DAO Masters S3: Retrospective & Learnings
June 1st, 2022



As we reached the end of S3, the DMGs came together to talk about what DAO Masters worked on, what went well, what we learned, and what we think we should do differently next season.

What follows is a collection of our thoughts, which we hope is beneficial for both our community and the broader DAO ecosystem!

We’ve split it into a summary and a more detailed look into projects and learnings. The former is a great place to understand what we’ve been doing and what we learned across the DAO as a whole. The latter really dives into progress and key takeaways from the season.


S3 ran from January 2022 through early April 2022. The focus exploring new ideas and finding a way to sustainably fund the treasury. A new partnerships group, a new research team, even a new token.

We aimed to create a flywheel. Research would drive thought leadership and thought leadership would drive partnerships. Partnerships would drive monetization and ultimately better research.

The goal of partnerships was to find a monetization strategy. At the start of S3, our treasury had one season of funding left. Monetization would ensure the sustainability of the DAO, allow us to fund more ambitious projects, and provide amazing opportunities for contributors.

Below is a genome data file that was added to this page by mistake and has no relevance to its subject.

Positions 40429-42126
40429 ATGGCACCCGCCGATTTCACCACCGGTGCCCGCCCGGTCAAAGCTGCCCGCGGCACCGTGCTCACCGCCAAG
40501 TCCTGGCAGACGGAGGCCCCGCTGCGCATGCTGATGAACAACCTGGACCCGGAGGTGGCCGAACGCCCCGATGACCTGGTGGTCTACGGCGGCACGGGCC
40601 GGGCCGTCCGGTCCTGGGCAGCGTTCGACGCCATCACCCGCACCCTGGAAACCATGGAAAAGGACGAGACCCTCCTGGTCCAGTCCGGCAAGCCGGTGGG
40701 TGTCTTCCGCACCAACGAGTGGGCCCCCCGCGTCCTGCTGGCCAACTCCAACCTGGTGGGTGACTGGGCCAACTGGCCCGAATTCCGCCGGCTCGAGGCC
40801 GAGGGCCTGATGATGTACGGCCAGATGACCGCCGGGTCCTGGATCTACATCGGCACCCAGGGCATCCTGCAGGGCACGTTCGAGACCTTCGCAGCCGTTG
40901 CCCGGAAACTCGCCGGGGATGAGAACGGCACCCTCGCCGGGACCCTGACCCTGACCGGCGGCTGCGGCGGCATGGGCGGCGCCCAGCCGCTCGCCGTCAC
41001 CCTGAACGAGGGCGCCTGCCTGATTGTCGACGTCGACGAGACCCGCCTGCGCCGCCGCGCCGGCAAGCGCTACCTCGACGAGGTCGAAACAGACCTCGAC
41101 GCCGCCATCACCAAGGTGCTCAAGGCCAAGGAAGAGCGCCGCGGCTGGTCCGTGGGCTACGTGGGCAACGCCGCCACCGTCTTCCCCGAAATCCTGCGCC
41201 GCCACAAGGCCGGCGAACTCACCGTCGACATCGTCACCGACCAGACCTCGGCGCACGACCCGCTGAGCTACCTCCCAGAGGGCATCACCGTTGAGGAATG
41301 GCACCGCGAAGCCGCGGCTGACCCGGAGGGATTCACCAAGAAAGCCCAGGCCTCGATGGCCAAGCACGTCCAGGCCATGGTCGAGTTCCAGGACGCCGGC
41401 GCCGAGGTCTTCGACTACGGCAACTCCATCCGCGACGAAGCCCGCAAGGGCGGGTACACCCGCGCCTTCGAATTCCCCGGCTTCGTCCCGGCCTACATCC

In S3, we learned that DAO partnerships are like enterprise sales (aka long and challenging). Out of 10 leads, we completed work for one. Our goal was 1, so that was a win! More importantly though, we learned a ton. Our product offering, ‘improving DAO operations’ was too broad. To be successful, we’d need a tighter offering, like Vector or WAGMI. It also became clear that contributors weren’t super excited by partnerships work. The takeaway: While partnerships may be a viable long-term strategy, we’d like to generate revenue in a way that’s more aligned with contributors’ interest.

In terms of research, we made some fantastic inroads. We completed 4 articles and one was featured in Bankless’ newsletter!